Changes to Q programmes and stock connects will speed liberalisation
Momentum towards yuan internationalisation will build in 2015 in line with China's long-term commitment to opening its capital account
In line with China's long-term commitment to opening its capital account, momentum towards internationalisation of the yuan will continue to build in 2015. We expect capital account liberalisation will accelerate sharply this year with significant changes to the "Q" programmes and the stock connect(s).
People's Bank of China governor Zhou Xiaochuan recently said China's capital account could basically become open by the end of 2015, paving the way for the yuan's acceptance as a global reserve currency. As a trade and investment currency, we are already seeing the momentum build. By our estimates, the value of offshore yuan (CNH) assets including deposits, certificates of deposit, bonds and loans will likely exceed three trillion yuan (HK$3.8 trillion) by the end of 2015.
China is looking to further expand access to its onshore capital market and the connectivity to an offshore market by making it easier to obtain investment quotas and allowing wider investment scope to encourage two-way flows.
QFII (qualified foreign institutional investor), the oldest programme to access the Chinese market, has become less popular since the launch of RQFII (renminbi qualified foreign institutional investor) for asset managers. Growth in 2015 will remain incremental as foreign investors await further clarification from Chinese authorities on discussions the QFII programme may become more similar to RQFII.
Since its Hong Kong debut and expedited roll-out in 10 financial centres, we expect the RQFII scheme to further expand to new locations in 2015. RQFII has served as the primary lever for policymakers to promote yuan as an investment currency. Examining RQFII's international development so far, Britain and South Korea are emerging as active yuan centres after Hong Kong. In November 2014, two of five new RQFII licence holders approved by the China Securities Regulatory Commission applied through Britain, while the remainder came via Hong Kong. In January 2015, all of the quotas approved came from Korean asset managers.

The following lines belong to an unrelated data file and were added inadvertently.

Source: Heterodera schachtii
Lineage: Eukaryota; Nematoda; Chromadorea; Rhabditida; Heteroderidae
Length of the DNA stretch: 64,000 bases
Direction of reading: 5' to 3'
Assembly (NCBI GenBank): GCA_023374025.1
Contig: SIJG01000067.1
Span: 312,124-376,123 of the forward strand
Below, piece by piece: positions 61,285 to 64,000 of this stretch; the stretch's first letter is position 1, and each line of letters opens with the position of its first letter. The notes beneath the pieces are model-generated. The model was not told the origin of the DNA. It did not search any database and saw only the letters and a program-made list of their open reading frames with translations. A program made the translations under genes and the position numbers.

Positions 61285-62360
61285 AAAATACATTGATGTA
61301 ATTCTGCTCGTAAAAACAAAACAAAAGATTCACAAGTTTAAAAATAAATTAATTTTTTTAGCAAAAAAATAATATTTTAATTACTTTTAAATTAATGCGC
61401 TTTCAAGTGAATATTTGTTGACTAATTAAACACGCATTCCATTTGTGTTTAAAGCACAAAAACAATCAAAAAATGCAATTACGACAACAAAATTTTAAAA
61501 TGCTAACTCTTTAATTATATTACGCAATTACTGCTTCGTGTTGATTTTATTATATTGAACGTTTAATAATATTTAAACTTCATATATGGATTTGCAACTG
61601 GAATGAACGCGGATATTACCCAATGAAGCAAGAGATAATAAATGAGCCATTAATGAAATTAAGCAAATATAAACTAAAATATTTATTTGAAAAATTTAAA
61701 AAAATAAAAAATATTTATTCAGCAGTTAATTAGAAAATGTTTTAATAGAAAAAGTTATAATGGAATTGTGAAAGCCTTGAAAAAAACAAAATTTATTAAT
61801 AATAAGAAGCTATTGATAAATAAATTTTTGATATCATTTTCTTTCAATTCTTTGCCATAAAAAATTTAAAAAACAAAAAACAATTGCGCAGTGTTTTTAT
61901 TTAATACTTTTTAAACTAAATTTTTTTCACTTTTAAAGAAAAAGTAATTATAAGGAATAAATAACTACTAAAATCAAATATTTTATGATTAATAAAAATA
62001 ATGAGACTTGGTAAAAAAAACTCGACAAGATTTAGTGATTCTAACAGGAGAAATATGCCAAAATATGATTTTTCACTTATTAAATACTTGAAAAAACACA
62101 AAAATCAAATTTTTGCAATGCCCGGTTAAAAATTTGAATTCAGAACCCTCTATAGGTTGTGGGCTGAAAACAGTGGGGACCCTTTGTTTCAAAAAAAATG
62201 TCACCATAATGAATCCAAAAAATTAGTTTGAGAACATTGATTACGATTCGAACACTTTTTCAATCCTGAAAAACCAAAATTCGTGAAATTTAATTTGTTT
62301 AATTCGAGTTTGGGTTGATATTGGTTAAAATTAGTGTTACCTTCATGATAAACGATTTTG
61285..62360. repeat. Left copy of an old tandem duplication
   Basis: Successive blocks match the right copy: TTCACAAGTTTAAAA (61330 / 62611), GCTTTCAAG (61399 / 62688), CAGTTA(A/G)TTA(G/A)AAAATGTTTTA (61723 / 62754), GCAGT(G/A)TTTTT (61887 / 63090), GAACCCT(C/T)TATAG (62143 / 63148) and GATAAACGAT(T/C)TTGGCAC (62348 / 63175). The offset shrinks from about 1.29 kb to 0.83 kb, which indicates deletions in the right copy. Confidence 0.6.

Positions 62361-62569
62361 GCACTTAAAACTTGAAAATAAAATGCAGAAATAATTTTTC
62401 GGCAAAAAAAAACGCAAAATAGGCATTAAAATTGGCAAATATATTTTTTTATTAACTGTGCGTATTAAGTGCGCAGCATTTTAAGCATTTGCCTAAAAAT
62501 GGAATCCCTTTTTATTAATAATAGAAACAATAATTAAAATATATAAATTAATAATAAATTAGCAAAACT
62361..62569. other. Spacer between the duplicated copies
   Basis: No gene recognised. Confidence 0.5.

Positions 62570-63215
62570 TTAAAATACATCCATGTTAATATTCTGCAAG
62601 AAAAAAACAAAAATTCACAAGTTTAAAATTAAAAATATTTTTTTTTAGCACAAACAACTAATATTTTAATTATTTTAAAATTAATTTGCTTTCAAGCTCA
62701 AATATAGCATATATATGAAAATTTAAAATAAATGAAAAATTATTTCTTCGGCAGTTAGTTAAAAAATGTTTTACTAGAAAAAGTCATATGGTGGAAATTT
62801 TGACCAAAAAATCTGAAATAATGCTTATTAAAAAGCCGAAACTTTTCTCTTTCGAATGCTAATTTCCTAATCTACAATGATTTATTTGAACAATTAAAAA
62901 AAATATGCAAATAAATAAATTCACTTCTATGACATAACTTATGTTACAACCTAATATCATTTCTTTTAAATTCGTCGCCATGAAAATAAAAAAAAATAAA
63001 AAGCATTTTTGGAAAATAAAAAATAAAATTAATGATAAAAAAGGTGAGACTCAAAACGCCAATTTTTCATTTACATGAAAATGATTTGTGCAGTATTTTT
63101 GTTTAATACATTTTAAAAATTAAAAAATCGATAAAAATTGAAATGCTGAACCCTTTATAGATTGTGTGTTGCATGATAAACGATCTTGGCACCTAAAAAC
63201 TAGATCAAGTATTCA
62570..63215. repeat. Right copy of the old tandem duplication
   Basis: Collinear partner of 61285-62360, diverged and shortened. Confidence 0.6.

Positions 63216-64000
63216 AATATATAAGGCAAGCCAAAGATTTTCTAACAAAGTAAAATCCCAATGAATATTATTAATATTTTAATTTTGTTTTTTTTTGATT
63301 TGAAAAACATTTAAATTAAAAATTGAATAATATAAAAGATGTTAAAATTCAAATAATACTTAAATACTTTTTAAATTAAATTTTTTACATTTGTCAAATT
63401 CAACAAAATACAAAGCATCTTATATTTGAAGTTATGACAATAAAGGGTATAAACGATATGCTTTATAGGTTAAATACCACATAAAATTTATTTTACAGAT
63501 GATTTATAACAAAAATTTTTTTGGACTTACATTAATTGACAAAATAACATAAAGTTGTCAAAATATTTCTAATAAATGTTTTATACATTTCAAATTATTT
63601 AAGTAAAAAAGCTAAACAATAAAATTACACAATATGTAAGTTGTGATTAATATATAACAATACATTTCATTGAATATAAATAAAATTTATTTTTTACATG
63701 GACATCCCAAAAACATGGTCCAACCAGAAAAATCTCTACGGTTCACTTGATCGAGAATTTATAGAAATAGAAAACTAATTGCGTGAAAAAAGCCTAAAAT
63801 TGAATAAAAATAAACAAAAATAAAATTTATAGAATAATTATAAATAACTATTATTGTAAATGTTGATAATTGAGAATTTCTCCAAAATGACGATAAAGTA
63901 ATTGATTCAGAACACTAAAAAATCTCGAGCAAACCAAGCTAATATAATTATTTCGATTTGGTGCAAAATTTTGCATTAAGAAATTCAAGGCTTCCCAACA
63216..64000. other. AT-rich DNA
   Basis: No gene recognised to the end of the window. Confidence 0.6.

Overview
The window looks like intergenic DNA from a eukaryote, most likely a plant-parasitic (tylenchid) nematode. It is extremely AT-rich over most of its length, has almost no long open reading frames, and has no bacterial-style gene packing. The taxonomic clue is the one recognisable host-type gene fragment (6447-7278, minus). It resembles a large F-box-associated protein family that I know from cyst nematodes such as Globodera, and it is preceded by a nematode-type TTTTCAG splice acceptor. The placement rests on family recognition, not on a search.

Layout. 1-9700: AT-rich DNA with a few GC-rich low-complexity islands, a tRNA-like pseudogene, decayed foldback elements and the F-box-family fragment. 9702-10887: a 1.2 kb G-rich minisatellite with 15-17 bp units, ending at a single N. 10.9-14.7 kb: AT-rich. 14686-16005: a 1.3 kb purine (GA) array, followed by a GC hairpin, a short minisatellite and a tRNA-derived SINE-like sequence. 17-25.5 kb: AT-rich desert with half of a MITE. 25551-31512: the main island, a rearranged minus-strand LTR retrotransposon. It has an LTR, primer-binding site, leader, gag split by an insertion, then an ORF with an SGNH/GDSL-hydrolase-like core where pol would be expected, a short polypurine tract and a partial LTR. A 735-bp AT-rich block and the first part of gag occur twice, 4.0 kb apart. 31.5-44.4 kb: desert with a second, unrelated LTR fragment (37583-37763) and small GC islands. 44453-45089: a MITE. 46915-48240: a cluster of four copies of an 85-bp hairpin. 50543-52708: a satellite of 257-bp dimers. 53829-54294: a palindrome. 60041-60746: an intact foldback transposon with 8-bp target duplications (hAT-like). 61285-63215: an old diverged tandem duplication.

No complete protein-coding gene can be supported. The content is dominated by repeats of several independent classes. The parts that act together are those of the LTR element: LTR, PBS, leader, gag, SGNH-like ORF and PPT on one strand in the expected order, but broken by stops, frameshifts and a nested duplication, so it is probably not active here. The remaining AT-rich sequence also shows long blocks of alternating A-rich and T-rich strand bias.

With the Shanghai-Hong Kong stock connect already in place, and the anticipation of the Shenzhen-Hong Kong stock connect, this is again providing greater access to the onshore market where index providers can begin to conceive the addition of A shares which will result in a massive reallocation to China's securities market.
The Shenzhen-Hong Kong stock connect is expected to have a larger quota than Shanghai-Hong Kong and help to encourage greater flows since international investors may prefer the mid-cap opportunity that Shenzhen Stock Exchange represents.
In addition, the market has expectations that the announcement of the Shenzhen-Hong Kong stock connect may coincide with the approval of mutual fund recognition by the State Council. This will allow for the cross-border selling of mutual funds approved by the CSRC or the Securities and Futures Commission across the Hong Kong and mainland "borders".
Many asset managers are gearing up for this development in capital account liberalisation. Non-China asset managers are looking at having the required Hong Kong fund track record and at products that will appeal to mainland consumers with distribution channels being the largest challenge to overcome.
These are but some of the many sure-footed steps that China has taken with the aim of opening up its capital account. The anticipated evolution of the Qs and connects will be some of the critical levers for opening those accounts.
We also expect financial institutions to gain greater access to the China interbank bond market (CIBM), which currently is limited to foreign central banks, yuan clearing banks and yuan participating banks to directly access CIBM. All of these drivers will fundamentally change the Qs and connect landscape.
Although practical challenges still remain, full cross-border convergence of these programmes is anticipated in the near future. As China moves towards a system that allows full yuan internationalisation, it must gradually merge its various foreign investment programmes and transition towards an open capital account - albeit possibly with Chinese characteristics.
Lisa O'Connor is managing director and head of securities services product, Northeast Asia and Greater China, for Standard Chartered